Innovation in the Skies

Sunday, January 5
Matthew 2:1–12

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To listen to Nick read the one-minute introduction.


Photo Courtesy – http://www.stmary-dallas.orghttp://www.stmary-dallas.org

Energy enters into a search for God. Pagan foreigners peer into the skies, seeking meaning to the new star they discover in the heavens. They leave everything to discover where it is leading. They follow the star shining in their hearts, as well as the one in the skies.

At polar opposites are Herod and the Jewish leaders. Nestled in complacency and inner blindness, they are not interested in God’s new King, but rather are anxious that he might overthrow the tables of their own power. Fear and hostility enter and possess them.

How are you when it comes to some new entry of God into your life? Are you open to search the inner skies of your own possibility for some innovation and direction there, or are you tempted to be your own “king,” resisting God’s reign in your life?

The Reading for Today
Text     Audio

Bible Breaths
Following the sacred star v. 2
Star stopping over the child v. 9
Opening my gifts for You v. 11
The path away from Herod v. 12

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for the version for children and families.

This is Epiphany Week, Year A.
See “Solar and Sacred Seasons” in the menu above.
Sundays are dedicated to the Gospels from
The Revised Common Lectionary.
Year A is dedicated to the Gospel ofLuke.

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3 thoughts on “Innovation in the Skies

  1. We’re amazed at our high definition TV. The colors from the Rose Bowl parade yesterday were spectacular.

    Have you noticed, however, that the colors of commercials are especially bright? One blogger suggested: “The color red at sales and in advertisements triggers a reaction in the brain where we feel an urgent need to go and buy.” The inner needs of the spirit are often buried beneath the debris of needs created by the industries of consumerism. Thus it is very difficult to hear the still, small, voice within.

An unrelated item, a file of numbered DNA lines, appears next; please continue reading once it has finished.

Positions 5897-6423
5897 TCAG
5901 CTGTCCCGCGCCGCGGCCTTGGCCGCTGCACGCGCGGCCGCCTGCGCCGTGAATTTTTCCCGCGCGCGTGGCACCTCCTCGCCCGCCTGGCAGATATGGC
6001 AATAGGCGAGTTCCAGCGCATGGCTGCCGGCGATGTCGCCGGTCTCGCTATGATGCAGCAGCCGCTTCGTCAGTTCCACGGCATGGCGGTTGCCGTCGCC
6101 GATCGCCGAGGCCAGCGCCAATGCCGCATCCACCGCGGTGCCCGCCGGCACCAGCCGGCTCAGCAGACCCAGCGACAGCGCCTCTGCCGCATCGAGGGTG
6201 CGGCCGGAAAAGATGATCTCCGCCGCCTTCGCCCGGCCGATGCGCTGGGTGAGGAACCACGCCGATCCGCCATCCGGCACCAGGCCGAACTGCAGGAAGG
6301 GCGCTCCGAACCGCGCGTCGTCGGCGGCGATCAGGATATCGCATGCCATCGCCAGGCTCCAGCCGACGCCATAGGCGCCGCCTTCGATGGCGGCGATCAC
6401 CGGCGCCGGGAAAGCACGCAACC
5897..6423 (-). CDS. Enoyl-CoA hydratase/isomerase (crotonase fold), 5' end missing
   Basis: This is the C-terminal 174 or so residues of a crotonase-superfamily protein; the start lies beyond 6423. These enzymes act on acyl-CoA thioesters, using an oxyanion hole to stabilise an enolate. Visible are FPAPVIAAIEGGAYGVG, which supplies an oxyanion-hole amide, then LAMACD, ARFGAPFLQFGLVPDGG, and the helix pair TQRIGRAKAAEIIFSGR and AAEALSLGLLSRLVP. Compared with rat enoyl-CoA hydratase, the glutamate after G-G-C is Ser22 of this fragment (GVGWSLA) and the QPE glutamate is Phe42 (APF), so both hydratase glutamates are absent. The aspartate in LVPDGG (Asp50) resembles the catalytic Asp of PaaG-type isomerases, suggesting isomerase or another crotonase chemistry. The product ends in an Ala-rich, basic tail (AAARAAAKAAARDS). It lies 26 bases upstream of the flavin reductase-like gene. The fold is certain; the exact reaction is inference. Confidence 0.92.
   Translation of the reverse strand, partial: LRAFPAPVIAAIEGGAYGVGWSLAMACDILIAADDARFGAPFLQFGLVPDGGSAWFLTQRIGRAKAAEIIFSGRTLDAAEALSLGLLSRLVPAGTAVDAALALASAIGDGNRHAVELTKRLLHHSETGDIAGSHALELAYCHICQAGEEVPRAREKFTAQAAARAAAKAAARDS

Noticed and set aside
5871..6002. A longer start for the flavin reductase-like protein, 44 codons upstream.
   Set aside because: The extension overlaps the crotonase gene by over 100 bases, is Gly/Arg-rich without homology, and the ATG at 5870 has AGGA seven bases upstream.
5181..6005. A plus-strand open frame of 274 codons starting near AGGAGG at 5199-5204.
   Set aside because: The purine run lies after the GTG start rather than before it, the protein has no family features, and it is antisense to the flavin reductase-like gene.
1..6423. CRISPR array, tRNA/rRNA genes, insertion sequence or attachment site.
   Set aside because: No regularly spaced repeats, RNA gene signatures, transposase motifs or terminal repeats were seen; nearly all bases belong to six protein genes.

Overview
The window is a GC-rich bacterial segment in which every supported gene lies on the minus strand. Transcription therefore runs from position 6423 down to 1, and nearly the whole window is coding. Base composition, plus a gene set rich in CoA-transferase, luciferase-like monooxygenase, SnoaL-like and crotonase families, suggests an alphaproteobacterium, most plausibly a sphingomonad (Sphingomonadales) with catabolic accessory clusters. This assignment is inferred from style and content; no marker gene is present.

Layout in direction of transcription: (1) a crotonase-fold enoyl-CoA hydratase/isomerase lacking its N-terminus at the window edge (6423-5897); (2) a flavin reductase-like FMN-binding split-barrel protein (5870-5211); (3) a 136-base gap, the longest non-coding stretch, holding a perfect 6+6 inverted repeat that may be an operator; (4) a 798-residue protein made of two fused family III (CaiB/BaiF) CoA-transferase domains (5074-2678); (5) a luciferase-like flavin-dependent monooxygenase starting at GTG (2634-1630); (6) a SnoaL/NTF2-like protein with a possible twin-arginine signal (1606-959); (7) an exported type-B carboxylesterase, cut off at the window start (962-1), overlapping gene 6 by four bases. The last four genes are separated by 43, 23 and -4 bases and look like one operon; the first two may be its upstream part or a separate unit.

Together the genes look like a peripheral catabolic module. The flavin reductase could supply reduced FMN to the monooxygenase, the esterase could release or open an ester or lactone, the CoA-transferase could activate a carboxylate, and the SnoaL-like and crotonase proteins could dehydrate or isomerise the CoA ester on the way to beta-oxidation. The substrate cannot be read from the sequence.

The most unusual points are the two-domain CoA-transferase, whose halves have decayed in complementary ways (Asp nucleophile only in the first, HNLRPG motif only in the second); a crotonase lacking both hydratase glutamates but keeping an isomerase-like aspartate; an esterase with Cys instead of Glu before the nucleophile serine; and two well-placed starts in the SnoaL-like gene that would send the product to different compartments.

Studies have shown that TV can produce excessive alpha waves, the ones that occur during hypnosis. The bright colors of ads on HD TVs blind the sensitivities of inner sight; noise blots out the silence we need in order to listen.

    The Star caught the attention of the Magi because they were searching. Silence and the night sky was the environment needed in order for them to even see the new and beckoning star. By contrast, the noises without and within Herod’s ego not only blunted him from seeing the star, but made him murderous in his envy and fear. I thought of this when reading the Daily Word from http://gratefulness.org this morning. “Riding sidesaddle with envy is a dangerous practice: I would be happy if I had what he or she possesses. By contrast, giving thanks constantly and in all circumstances liberates us from envy.” ( Edward Hays, The Great Escape Manual )

    May we find the star shining in our inner darkness, gently leading us to where the Spirit is speaking to us in the quiet within.

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  2. I thought of this very passage a few weeks ago while gazing into the sky at 3am to view the lunar eclipse. I didn’t know whether the sky would be clear enough  or whether the window I was looking through would be in right place to see it. I awoke and went into the kitchen and looked outside. The first thing I saw in the southwest sky way way up high was a brilliant light (which in reality may be a planet) but for that night it was THE star to me. I immediately thought of the shepherds, following that star to Bethlehem. What a glorious  presence it was to see. It took my breath away and in that moment took me to the Christ child.

    May the light of Jesus shine through me each day as I continue to follow Him.

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  3. Over the door of the seminary I attended was the Latin phrase from Ignatius Loyola: In omnibus quaerant Deum. “Let them find God in all things.” While you were looking for the eclipse, Marilyn, you really found God. Since your heart is set to search for God, you are open to find God in all things.

    Thanks for sharing with us!

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